Journal Article (Refereed)
Rehabilitation in musculoskeletal diseases.
Hammond, A 2008, 'Rehabilitation in musculoskeletal diseases. ', Best Practice and Research in Clinical Rheumatology, 22, pp.435-449.
Occupational therapy and vocational rehabilitation are increasingly available for people with musculoskeletal diseases. Occupational therapy aims to improve or maintain function in work, leisure, self-care and domestic activities, social roles, and psychological status. A wide range of interventions is provided, including joint protection, assistive devices and splints. Vocational rehabilitation aims to improve ability to stay in or return to work. Comprehensive occupational therapy and some interventions (joint protection, assistive devices and splints), as well as vocational rehabilitation, are reviewed. There is moderate to good evidence for effectiveness of comprehensive occupational therapy in rheumatoid arthritis, and for joint protection and splints in rheumatoid arthritis and osteoarthritis. However, evidence for other aspects of occupational therapy is still scarce, and better-quality trials are needed. Vocational rehabilitation to prevent job losses in rheumatic diseases is effective, but once people are unemployed, return-to-work interventions are less successful. Evidence is moderate to good for work conditioning programmes using a cognitive behavioural approach in chronic low-back pain, and also for early return-to-work interventions in subacute low-back pain.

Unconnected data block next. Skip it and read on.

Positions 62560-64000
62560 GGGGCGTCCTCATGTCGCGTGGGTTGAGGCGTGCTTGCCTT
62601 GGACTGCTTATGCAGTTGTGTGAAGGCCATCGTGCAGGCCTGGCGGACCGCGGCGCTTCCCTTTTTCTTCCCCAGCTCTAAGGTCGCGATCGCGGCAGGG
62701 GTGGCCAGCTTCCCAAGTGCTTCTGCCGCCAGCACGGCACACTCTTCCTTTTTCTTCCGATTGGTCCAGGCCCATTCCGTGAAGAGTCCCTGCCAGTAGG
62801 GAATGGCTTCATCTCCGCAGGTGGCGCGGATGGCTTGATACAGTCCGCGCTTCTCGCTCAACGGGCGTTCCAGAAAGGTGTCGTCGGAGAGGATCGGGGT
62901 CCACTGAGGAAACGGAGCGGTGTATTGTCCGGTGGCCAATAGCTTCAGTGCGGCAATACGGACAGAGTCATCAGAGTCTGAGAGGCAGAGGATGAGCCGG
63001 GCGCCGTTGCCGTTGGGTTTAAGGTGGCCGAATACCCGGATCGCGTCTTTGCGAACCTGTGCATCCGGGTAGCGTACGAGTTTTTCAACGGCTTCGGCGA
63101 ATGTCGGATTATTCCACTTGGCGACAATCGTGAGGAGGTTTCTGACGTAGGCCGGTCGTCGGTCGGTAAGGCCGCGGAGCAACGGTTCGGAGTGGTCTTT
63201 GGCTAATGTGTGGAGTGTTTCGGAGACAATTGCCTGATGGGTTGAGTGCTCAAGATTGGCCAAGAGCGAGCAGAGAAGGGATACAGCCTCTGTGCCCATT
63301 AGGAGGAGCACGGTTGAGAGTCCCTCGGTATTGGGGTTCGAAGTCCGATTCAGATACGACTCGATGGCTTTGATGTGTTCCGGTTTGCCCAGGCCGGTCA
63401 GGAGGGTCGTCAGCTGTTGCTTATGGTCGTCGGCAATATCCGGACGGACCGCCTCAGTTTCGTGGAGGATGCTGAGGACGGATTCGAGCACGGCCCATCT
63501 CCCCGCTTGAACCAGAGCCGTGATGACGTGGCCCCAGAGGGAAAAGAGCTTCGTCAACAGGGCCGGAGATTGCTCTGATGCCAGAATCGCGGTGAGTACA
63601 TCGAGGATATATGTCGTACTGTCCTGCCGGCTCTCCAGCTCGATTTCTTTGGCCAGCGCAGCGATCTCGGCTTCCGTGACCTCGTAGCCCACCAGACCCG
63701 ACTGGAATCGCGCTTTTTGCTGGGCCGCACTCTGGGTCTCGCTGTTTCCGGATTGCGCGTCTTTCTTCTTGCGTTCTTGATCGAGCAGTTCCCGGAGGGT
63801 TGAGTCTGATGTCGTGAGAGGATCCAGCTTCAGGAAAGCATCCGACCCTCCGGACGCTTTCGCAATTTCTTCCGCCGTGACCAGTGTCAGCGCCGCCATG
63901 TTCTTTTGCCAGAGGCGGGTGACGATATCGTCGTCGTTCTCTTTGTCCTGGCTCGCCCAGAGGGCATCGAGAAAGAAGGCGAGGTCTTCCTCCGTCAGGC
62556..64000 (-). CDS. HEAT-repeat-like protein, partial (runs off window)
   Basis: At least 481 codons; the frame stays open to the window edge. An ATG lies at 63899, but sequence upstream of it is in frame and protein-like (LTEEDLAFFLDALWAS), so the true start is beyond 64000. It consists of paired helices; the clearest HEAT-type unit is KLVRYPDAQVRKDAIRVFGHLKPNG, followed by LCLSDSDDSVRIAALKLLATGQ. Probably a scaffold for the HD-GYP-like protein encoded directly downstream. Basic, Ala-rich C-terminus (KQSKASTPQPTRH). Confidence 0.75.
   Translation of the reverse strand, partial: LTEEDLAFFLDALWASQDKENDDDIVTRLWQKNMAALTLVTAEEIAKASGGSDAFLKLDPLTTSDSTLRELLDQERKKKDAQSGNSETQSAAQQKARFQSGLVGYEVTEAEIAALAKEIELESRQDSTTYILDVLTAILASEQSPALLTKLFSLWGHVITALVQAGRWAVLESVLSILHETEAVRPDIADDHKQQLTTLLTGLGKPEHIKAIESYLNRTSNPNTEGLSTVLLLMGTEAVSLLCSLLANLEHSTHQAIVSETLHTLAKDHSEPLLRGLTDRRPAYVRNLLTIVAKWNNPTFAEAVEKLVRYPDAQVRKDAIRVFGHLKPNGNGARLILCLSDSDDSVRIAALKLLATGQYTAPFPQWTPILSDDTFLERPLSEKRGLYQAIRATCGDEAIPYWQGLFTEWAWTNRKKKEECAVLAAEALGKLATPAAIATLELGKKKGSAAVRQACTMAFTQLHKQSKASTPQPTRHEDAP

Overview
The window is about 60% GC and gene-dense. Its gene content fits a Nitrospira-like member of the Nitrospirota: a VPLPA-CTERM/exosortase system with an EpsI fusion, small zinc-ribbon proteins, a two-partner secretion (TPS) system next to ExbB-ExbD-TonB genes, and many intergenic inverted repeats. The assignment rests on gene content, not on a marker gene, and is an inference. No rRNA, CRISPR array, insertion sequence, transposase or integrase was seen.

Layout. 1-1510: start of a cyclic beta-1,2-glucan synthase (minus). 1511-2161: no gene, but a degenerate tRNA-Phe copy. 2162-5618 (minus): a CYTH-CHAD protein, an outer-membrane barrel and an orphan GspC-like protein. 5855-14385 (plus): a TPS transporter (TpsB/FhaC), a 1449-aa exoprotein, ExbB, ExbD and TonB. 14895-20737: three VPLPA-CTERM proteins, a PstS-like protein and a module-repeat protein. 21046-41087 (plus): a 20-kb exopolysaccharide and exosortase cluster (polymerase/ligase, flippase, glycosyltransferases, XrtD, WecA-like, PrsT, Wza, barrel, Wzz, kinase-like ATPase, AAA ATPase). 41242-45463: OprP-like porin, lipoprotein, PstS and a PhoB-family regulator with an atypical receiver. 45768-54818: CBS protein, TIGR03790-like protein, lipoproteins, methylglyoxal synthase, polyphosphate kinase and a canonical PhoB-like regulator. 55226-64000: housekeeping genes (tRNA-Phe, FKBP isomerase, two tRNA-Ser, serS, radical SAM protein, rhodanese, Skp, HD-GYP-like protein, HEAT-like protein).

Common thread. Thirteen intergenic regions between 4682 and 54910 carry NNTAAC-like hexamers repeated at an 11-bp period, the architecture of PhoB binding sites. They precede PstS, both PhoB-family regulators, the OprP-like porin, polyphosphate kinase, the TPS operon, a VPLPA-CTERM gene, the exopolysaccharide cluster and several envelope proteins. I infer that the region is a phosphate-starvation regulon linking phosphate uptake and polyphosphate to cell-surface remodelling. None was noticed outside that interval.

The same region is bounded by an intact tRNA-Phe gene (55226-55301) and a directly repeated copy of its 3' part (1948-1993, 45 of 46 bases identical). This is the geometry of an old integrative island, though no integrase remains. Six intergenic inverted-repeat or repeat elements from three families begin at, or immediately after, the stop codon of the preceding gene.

Best Practice and Research in Clinical Rheumatology